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"Why is this all so sad?" he asked. He stroked the bony head and the lamb nuzzled against his jumper looking for a teat.



This is a 1st person narrative from a woman you probably won't like very much. In line with her reclusive personality, there's not many other characters to glom onto, so pull out your empathy card, sit back and pay attention. Our heroine, Jake Whyte, is a wandering storyteller. It's not that she's elusive; she's just not very self-aware, so the gaps and withholds become matryoshka nesting dolls for you to investigate. The described actions on the page are merely hooks into the seas of enturbulation, rebellion, self-loathing, violence, and denial underneath the page. For the book sleuth who needs closure, the ending chapter will drag back to Chapter One—and a re-read.

Jake is a young woman who grew up in Australia and has somehow managed to get to an isolated island off the coast of England. She's bought a small ranch with around forty sheep. Her only companion is a collie named Dog. She keeps to herself; which is fine for the locals, since they suffer from Maineinitis(1). As she breaks open her journey for us, it is obvious she's been running then hiding from something.

Events move in present time with backstory fleshing out the characterization. She tells her past in jumbled, out-of-sync chapters that are deliberately confusing like her illogical, sometimes childish personality. Her ago-life is motivated by fear, hunger, survival by any means. She cleans dunnys, gives blowjobs in alleys for chump change, sleeps in tourist hostels, and is even lured by an old abductor named Otto to his isolated ranch as a sometimes-sex, mostly-housekeeping prisoner. It is there she learns sheeping.

There are two major withholds that keep her tale spinning tight: in the past, she has acquired a back of welted scars, causing her to bolt from her family as a teenager, and, in the present, someone or something is killing her sheep. In the midst of this, a homeless gent is found sleeping off a bender in her woolshed. Lloyd is either pitiable or endearing, and Jake lets him sleep on her couch for a time. And, against all her built-up defenses, a relationship forms.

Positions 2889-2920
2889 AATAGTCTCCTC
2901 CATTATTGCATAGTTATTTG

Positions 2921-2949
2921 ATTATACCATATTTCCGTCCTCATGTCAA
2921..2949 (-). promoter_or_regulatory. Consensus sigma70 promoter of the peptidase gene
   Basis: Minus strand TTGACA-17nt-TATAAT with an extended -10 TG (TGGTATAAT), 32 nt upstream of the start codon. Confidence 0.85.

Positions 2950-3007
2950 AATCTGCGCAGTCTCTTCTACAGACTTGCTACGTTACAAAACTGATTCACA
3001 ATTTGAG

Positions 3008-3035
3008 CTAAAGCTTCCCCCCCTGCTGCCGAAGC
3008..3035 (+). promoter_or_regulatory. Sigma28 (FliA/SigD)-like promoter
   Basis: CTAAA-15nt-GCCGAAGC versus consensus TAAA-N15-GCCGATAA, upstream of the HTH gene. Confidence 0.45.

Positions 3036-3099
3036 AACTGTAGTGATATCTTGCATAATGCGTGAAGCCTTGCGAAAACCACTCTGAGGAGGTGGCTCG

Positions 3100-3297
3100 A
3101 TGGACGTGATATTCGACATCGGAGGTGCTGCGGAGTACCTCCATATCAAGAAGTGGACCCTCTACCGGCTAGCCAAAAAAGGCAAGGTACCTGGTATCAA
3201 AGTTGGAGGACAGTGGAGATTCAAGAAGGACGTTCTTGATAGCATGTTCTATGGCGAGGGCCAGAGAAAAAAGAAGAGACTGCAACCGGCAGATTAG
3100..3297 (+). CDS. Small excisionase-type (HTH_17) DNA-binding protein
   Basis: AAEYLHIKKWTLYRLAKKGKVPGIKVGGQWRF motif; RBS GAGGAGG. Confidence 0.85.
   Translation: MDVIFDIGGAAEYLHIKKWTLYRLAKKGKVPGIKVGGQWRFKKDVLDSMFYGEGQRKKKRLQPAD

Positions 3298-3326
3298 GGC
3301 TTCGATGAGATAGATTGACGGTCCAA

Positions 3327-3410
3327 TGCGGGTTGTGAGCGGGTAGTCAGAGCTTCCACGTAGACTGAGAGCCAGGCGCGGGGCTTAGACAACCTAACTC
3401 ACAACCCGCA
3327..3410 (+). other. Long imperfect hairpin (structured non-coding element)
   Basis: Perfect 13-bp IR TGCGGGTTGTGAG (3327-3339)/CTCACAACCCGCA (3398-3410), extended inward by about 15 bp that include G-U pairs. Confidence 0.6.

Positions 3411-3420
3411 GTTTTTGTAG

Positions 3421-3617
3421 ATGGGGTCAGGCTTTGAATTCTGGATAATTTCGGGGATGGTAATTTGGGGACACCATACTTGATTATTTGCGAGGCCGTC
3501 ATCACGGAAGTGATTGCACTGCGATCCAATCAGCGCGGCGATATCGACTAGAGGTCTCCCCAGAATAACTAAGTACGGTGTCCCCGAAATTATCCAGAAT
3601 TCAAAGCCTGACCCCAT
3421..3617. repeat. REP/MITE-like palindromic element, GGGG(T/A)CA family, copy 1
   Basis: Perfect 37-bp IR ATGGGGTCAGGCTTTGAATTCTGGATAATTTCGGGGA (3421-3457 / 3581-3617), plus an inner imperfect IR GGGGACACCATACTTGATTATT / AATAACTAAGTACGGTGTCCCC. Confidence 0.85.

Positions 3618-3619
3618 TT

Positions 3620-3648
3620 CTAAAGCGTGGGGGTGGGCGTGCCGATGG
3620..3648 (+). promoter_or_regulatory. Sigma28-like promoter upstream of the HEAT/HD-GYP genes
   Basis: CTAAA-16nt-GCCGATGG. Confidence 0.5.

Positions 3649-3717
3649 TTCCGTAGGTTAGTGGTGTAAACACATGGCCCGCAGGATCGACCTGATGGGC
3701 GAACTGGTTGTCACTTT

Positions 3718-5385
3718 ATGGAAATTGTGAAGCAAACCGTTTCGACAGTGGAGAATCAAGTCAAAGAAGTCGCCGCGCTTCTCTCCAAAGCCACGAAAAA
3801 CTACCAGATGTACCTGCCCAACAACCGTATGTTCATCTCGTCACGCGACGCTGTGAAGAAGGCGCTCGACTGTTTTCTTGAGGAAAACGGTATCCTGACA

All of her short life, Jake has been scorned—considered worthless—except for her talent to handle sheep. The thing slaughtering her sheep has a lot to do with this accomplishment, as it is taking away what little self-esteem she has left to her. If you are a realist reader, this is gonna thorn you. If you are more fantastical you'll feel the significance of the closing paragraphs.


"It's huge," he said in a voice that did not sound like his own. "It's hereit's just here."

"And you see it?"

"It's just in front of us"

Something crunched in the undergrowth.

"Should we run?" I said, but I didn't think we would.

It moved deeper into the woods and we stayed standing, watching and listening.

"My god," said Lloyd quietly.

I looked down and saw that we were holding hands.

—p. 228



1) Okay, this is a stupid, made-up word to describe the residents of a place shunning instead of welcoming newcomers, as exemplified by the reputation of the state of Maine for this kind of behavior. Jake is outright cold-shouldered, flipped off and BAed by the general community.

text only © copyright 01/18/2015 by Larry Crawford

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